713 young people waiting for mental health treatment in Cork and Kerry

A spokesperson for Cork Kerry Community Healthcare (CKCH) said there is “regret that young people cannot always access the CAMHS service as quickly as they, or we, would like”.
713 young people waiting for mental health treatment in Cork and Kerry

Figures from December, 2022, show six children and adolescents with mental health difficulties on the waiting list were waiting for over two years for treatment — five in the South Lee 3 area, and one in North Cork. Stock image.

THERE were 713 young people waiting for treatment with the Child and Adolescent Mental Health Services (CAMHS) in Cork and Kerry in December, according to figures obtained by The Echo.

A spokesperson for Cork Kerry Community Healthcare (CKCH) said there is “regret that young people cannot always access the CAMHS service as quickly as they, or we, would like”.

Figures from December, 2022, show six children and adolescents with mental health difficulties on the waiting list were waiting for over two years for treatment — five in the South Lee 3 area, and one in North Cork.

There were 74 children and adolescents waiting between 18 and 24 months in three areas — South Lee 1, South Lee 3, and North Cork.

Some 136 were waiting between 12 and 18 months across seven of the eight CAMHS areas in Cork.

“Management in Cork Kerry Mental Health Services are actively taking every measure to acquire the necessary resources, clinical and otherwise, to ensure a quality service for the children of Cork going forward,” the CKCH spokesperson said.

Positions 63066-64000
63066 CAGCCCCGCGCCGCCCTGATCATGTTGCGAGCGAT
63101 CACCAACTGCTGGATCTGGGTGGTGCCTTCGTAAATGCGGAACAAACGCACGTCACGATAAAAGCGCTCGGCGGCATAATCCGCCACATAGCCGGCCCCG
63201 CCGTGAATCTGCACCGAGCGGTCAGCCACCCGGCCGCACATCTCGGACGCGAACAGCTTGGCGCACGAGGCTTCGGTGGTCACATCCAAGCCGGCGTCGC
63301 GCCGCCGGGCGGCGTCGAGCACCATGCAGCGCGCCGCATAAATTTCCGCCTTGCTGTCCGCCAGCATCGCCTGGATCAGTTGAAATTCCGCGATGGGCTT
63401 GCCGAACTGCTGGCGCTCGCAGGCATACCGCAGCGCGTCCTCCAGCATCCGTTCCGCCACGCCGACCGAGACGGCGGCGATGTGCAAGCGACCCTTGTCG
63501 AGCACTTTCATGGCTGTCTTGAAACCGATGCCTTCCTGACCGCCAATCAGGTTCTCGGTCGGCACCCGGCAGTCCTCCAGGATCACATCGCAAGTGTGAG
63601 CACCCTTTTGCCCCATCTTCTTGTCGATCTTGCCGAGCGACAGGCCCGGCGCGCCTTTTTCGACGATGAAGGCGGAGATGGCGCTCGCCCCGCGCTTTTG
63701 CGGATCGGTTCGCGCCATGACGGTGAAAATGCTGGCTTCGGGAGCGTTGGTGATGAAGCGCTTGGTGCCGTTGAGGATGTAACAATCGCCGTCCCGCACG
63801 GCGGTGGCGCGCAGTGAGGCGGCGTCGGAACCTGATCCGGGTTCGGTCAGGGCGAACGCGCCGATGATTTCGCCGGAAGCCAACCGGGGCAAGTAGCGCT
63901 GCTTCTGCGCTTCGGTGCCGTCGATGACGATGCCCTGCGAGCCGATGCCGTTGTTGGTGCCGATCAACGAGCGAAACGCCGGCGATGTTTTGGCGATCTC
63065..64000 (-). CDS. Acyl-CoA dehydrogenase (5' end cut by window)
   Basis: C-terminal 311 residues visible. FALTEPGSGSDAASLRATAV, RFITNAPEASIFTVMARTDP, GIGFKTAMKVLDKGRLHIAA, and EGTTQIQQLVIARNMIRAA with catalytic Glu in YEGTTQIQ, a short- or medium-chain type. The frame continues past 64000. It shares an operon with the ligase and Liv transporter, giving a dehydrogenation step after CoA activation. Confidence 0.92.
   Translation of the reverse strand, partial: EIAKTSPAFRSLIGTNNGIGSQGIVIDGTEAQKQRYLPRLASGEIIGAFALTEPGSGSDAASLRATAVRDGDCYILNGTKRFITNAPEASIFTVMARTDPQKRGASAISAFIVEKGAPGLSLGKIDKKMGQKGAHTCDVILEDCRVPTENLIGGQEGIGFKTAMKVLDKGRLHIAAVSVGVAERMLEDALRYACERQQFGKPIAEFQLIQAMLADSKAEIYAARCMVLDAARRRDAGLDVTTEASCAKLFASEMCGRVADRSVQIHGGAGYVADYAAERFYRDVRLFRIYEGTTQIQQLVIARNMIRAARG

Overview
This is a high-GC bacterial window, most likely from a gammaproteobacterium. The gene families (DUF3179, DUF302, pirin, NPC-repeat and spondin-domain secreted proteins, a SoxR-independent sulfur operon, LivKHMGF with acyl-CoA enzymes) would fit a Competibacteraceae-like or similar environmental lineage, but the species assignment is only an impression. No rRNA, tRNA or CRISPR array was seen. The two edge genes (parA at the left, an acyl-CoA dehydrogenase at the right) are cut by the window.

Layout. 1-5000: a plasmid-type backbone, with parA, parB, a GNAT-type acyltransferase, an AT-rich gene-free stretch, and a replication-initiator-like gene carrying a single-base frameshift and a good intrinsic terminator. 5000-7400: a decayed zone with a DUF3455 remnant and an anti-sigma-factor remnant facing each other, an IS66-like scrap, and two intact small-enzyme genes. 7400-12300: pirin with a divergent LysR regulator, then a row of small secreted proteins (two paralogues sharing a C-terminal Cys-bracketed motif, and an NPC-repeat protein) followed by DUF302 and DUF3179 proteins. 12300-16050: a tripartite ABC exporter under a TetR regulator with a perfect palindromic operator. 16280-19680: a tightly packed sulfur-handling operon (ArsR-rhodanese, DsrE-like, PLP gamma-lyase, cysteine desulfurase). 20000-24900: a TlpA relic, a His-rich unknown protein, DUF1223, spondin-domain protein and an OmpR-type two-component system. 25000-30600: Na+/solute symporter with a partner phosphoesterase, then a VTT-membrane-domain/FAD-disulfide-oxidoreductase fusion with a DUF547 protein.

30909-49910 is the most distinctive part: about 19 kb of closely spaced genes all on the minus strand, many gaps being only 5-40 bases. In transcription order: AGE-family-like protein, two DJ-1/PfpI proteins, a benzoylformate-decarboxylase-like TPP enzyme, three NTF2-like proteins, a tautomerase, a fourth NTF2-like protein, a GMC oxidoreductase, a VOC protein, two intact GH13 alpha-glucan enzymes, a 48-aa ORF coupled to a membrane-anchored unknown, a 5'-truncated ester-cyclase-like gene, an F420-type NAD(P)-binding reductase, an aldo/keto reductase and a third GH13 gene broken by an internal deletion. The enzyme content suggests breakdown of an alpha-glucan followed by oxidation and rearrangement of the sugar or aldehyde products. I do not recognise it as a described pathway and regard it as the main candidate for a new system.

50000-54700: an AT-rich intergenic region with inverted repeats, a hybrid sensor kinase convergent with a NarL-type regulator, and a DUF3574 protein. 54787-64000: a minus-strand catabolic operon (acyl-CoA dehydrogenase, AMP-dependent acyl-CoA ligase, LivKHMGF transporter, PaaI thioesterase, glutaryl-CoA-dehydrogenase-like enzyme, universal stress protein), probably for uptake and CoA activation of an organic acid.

Long-standing recruitment challenges have faced several CAMHS teams in Cork and Kerry which, in turn, has affected Sláinte Care waiting time targets, they added.

“Local, national and international efforts are continuing in order to ensure that all available avenues are explored to provide a staffing supply for mental health services, including CAMHS services.

“The HSE has taken concrete steps to address these issues in workforce planning, as well as training and recruitment enhancements.

“Every effort is being made to address these staffing challenges including, but not limited to, the use of agencies, overseas recruitment, and telemedicine,” the spokesperson said.

With regard to North Cork, CKCH has put a weekend clinic in place to tackle the waiting list in that area.

In addition, recruitment is underway to appoint a clinical co-ordinator and practice manager.

“We wish to reassure young people and their families that urgent cases are responded to on a priority basis, often within 24 to 48 hours.

“Referrals to CAMHS are prioritised according to their acuity and severity.

“In a crisis situation, we would urge the service user to engage with their GP, or present to the nearest emergency department, where necessary supports will be available,” said the spokesperson.

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